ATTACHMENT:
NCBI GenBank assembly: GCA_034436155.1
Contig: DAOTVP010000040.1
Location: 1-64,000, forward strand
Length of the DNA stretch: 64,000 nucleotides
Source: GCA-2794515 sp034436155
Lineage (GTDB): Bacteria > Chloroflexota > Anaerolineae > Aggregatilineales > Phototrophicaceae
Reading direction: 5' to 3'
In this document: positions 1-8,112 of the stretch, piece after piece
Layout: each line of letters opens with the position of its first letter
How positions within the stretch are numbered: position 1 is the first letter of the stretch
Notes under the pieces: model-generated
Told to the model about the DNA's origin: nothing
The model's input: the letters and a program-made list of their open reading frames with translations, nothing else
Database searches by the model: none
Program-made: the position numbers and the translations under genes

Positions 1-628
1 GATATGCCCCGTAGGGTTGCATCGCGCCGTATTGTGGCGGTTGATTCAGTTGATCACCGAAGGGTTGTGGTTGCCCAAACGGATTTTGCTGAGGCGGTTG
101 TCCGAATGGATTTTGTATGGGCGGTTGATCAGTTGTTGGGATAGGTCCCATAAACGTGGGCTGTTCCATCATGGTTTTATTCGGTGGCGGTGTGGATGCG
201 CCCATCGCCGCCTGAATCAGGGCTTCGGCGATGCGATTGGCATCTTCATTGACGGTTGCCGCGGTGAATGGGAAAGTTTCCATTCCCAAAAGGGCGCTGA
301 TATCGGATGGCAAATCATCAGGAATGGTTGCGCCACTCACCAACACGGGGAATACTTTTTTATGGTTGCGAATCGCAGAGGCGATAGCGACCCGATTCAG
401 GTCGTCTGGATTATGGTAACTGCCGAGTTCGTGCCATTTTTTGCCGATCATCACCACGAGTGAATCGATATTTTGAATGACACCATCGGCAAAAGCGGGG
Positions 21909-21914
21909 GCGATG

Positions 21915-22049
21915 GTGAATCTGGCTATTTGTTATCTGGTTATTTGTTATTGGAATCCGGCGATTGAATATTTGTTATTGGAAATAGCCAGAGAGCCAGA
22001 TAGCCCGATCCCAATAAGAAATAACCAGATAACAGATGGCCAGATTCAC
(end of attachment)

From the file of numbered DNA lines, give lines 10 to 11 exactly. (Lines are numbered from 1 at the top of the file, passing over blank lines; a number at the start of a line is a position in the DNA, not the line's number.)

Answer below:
How positions within the stretch are numbered: position 1 is the first letter of the stretch
Notes under the pieces: model-generated